mercantilism

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mercantilism

a set of economic ideas and policies that became established in England during the 17th century, accompanying the rise of commercial capitalism. The mercantilists stressed the importance of trade and commerce as the source of the nation's wealth, and advocated policies to increase a nation's wealth and power by encouraging exports and discouraging imports in order to allow the country to amass quantities of GOLD. These protectionist ideas (see PROTECTIONISM) were criticized by later classical economists like Adam SMITH.
References in periodicals archive ?
Liberal free traders emphasize consumption, while mercantilists emphasize production.
Admittedly Mun and the other mercantilists held some naive arguments, due partly to the improper way of expressing themselves, partly to the fact that their economic categories were still elementary.
Unlike the mercantilists who viewed money as wealth, Cantillon showed that an increase in the quantity of money had both seemingly beneficial effects as well as dangerous negative effects.
But there is no reason to think that mercantilists won't turn their sights on European leadership, just as they have done on American supremacy.
By taking full responsibility for Asian security, we are subsidizing the very mercantilists whose competitive inroads we're trying to reverse.
In contrary to mercantilists who regarded valuable mines as the source of wealth and gave big importance to trade in ultimate goods export way, in physiocratic thought wealth is not composed of foreign trade but in the activity areas such as farming, fishing and mining, namely of goods produced with the help of nature (earth) (Olmezogullari, 2003, pp.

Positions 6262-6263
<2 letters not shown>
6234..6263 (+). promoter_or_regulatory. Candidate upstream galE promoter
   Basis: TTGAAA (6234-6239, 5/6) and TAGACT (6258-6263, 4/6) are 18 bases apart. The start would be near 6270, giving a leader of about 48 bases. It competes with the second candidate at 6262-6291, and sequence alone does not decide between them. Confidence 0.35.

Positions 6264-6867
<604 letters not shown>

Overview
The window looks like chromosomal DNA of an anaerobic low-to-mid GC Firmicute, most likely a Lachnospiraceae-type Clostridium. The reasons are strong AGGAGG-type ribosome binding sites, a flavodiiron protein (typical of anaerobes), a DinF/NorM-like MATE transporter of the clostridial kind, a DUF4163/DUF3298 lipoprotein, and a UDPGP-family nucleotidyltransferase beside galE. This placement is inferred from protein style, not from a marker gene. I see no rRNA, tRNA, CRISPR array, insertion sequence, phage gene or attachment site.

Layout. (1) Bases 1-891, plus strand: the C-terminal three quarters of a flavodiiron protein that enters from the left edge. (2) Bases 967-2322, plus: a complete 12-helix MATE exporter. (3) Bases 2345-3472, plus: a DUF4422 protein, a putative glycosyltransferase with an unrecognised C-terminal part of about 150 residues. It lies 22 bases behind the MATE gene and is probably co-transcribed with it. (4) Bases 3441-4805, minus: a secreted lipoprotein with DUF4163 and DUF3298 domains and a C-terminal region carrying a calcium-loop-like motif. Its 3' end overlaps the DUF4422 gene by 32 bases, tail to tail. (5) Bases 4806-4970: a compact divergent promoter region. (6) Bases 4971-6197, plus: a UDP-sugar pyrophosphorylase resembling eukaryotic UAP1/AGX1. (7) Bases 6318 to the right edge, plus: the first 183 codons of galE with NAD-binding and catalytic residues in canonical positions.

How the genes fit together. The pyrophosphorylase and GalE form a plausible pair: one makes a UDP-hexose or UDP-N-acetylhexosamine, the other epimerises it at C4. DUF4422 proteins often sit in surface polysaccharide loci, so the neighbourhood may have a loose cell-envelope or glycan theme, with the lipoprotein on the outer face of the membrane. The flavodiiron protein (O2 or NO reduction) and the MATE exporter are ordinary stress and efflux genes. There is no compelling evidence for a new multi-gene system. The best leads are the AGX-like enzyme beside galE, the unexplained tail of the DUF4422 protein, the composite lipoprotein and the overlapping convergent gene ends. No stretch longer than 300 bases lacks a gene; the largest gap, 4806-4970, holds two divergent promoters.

China's pursuit of a high-saving, large-trade-surplus economy in recent years embodies mercantilist teachings.
Mercantilists believed in an active economic role for the state -- to promote exports, discourage finished imports, and establish trade monopolies that would enrich business and the crown alike.
In the vigorous contemporary debate over the prehistory of economics, most mainstream economic historians identify the birth of modern economics to be in Adam Smith, and, to a lesser extent, in his immediate predecessors the mercantilists and the physiocrats.
Mercantilists derived much of their doctrine from their strong sense of nationalism.